Continuing the coverage of Rolex adventures and the watches worn by people reaching heights that no others have attempted, Rolex looks to break the land speed record -again. With backing and technical assistance from Rolex, Bloodhound SS looks to smash the existing world speed record of 763MPH by going 1000MPH – 31% faster than the speed of sound sometime between 2015 and 2016.
The Bloodhound SSC is a pioneering blend of 50% race car and 50% aircraft technologies packed into a vehicle powered by three jet rockets and internal combustion producing horsepower equivalent of 180 Formula 1 racing cars. In order to break the record, the Bloodhound SSC must make two passes within an hour and the two runs are averaged to validate the record. As much as making the car fast, much of the technology is for decelerating the vehicle utilizing a combination of parachutes, air and disk brakes, each having disadvantages at certain speeds. The vehicle will have to decelerate at 3G’s, an equivalent of dropping from 66MPH to 0 (yes ZERO) in one second.
In addition to Rolex’s support, the project is backed by Richard Noble, a Scottish entrepreneur and adventure who broke the 1983 land speed record in Thrust 2, and was project director for Thrust SSC, the first vehicle to break the supersonic land speed record in 1997. Driving the Bloodhound SSC is Andy Green, Oxford mathematics graduate and British RAF fighter pilot who drove the Thrust SSC through the sound barrier. With as much thrust the Bloodhound SSC has, there should be no surprise that these vehicles are not really driven, but rather piloted by certified jet pilots, including Noble and Green.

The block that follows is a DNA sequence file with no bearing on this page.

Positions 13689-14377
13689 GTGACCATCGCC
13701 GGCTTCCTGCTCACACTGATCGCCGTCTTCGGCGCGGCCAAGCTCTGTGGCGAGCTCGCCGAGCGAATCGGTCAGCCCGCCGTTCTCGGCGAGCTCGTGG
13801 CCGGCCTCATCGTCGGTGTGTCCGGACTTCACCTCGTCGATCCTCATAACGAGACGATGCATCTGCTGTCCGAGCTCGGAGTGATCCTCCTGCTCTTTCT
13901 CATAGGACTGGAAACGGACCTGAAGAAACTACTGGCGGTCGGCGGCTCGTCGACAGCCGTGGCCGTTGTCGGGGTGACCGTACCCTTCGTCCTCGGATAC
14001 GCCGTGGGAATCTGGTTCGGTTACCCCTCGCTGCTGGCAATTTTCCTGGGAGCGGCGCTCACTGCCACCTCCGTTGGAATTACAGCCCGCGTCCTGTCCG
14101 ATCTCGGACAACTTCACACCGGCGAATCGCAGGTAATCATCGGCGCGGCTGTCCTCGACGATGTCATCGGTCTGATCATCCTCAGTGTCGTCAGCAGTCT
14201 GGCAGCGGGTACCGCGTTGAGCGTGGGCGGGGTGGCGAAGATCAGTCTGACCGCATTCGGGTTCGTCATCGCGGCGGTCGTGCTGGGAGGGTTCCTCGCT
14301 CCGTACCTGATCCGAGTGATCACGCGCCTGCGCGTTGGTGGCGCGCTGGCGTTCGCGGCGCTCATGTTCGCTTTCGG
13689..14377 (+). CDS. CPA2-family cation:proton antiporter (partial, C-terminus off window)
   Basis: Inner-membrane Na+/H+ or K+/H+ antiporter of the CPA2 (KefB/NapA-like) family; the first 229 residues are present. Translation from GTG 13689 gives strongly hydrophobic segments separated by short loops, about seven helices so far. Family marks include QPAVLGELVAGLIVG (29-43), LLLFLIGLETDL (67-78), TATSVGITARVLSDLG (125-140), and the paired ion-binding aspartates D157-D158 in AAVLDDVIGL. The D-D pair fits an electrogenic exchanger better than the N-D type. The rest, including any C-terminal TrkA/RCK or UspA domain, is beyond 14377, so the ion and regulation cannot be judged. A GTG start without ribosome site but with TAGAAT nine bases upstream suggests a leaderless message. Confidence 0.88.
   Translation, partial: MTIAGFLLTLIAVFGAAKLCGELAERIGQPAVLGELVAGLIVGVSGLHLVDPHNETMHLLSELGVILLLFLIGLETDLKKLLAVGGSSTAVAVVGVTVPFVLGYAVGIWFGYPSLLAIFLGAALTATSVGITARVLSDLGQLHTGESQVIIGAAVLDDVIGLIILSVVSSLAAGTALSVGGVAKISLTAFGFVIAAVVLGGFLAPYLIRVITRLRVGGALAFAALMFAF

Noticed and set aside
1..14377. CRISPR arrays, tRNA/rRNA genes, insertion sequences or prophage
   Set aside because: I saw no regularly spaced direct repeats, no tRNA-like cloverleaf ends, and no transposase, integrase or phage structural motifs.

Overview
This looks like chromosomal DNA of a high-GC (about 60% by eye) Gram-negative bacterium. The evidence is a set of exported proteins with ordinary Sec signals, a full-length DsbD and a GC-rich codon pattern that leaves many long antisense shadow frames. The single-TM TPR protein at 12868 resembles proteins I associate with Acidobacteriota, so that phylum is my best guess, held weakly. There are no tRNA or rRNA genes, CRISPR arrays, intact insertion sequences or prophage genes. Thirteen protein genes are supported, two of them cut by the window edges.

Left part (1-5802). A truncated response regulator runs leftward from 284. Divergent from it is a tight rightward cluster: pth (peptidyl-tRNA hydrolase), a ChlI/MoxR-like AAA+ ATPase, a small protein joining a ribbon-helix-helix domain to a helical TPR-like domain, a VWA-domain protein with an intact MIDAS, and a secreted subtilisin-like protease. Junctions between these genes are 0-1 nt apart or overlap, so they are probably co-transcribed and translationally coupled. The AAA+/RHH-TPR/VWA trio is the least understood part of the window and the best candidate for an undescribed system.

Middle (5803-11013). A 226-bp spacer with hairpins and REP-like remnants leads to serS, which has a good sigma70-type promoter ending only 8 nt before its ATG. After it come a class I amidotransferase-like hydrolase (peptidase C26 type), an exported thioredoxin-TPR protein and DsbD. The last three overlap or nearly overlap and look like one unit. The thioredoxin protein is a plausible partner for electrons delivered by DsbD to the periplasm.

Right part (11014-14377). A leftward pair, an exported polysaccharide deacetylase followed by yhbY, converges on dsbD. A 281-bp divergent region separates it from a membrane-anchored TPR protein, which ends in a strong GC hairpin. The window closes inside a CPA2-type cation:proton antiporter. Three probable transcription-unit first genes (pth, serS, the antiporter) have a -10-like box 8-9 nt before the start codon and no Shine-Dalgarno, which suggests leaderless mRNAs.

Rolex’s long association with automotive sport, including the Rolex Motorsports Reunion at Laguna Seca Raceway, continues with its association with the Bloodhound SSC. Before this project, Malcolm Campbell wore a Rolex in his 1935 land speed record of 301MPH. With Rolex’s support for Formula 1 racing, 24 Hours of Daytona and LeMans, Rolex is quite at home backing a record breaking project such as Bloodhound SSC. Rolex is contributing both the speedometer and the chronograph that will sit inside the cockpit that assist in precision braking required so the vehicle does not run out of track on the 12 mile, straight line course. The speedometer and chronometer will still function despite a power failure in the vehicle. Building custom instruments is not new to Rolex. Rolex designed and manufactured the DeepSea SeaDweller Challenge, a watch that survived the immense water pressure at the bottom of the Mariana Trench, and Rolex produces the clocks and timers used at Wimbledon, the Australian Open, and the 24-hour timers used at Daytona and LeMans.
After this adventure, who knows, maybe Rolex will design an adventure driving based on the challenges the Bloodhound SSC faced. One can only hope.